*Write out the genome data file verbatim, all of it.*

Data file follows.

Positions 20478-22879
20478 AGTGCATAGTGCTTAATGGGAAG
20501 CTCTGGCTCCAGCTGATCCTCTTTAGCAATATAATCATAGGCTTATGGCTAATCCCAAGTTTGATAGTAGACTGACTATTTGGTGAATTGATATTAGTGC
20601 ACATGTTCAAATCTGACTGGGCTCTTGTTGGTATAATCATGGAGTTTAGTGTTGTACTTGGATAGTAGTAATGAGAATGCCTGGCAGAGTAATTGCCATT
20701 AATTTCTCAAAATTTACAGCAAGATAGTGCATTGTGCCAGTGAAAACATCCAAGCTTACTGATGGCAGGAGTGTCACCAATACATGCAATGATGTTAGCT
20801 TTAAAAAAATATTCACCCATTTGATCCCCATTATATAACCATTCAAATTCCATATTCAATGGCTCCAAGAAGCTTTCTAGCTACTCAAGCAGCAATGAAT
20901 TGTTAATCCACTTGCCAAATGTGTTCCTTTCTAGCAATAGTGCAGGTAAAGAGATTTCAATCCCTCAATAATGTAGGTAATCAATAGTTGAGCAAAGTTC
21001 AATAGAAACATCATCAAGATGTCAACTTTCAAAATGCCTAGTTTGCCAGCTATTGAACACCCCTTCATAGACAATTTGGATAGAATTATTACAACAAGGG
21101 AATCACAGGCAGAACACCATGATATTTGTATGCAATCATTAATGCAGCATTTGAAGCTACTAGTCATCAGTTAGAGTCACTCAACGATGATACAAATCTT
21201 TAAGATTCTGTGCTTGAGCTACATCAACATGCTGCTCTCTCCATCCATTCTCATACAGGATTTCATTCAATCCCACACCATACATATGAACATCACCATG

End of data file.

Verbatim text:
Positions 20478-22879
20478 AGTGCATAGTGCTTAATGGGAAG
20501 CTCTGGCTCCAGCTGATCCTCTTTAGCAATATAATCATAGGCTTATGGCTAATCCCAAGTTTGATAGTAGACTGACTATTTGGTGAATTGATATTAGTGC
20601 ACATGTTCAAATCTGACTGGGCTCTTGTTGGTATAATCATGGAGTTTAGTGTTGTACTTGGATAGTAGTAATGAGAATGCCTGGCAGAGTAATTGCCATT
20701 AATTTCTCAAAATTTACAGCAAGATAGTGCATTGTGCCAGTGAAAACATCCAAGCTTACTGATGGCAGGAGTGTCACCAATACATGCAATGATGTTAGCT
20801 TTAAAAAAATATTCACCCATTTGATCCCCATTATATAACCATTCAAATTCCATATTCAATGGCTCCAAGAAGCTTTCTAGCTACTCAAGCAGCAATGAAT
20901 TGTTAATCCACTTGCCAAATGTGTTCCTTTCTAGCAATAGTGCAGGTAAAGAGATTTCAATCCCTCAATAATGTAGGTAATCAATAGTTGAGCAAAGTTC
21001 AATAGAAACATCATCAAGATGTCAACTTTCAAAATGCCTAGTTTGCCAGCTATTGAACACCCCTTCATAGACAATTTGGATAGAATTATTACAACAAGGG
21101 AATCACAGGCAGAACACCATGATATTTGTATGCAATCATTAATGCAGCATTTGAAGCTACTAGTCATCAGTTAGAGTCACTCAACGATGATACAAATCTT
21201 TAAGATTCTGTGCTTGAGCTACATCAACATGCTGCTCTCTCCATCCATTCTCATACAGGATTTCATTCAATCCCACACCATACATATGAACATCACCATG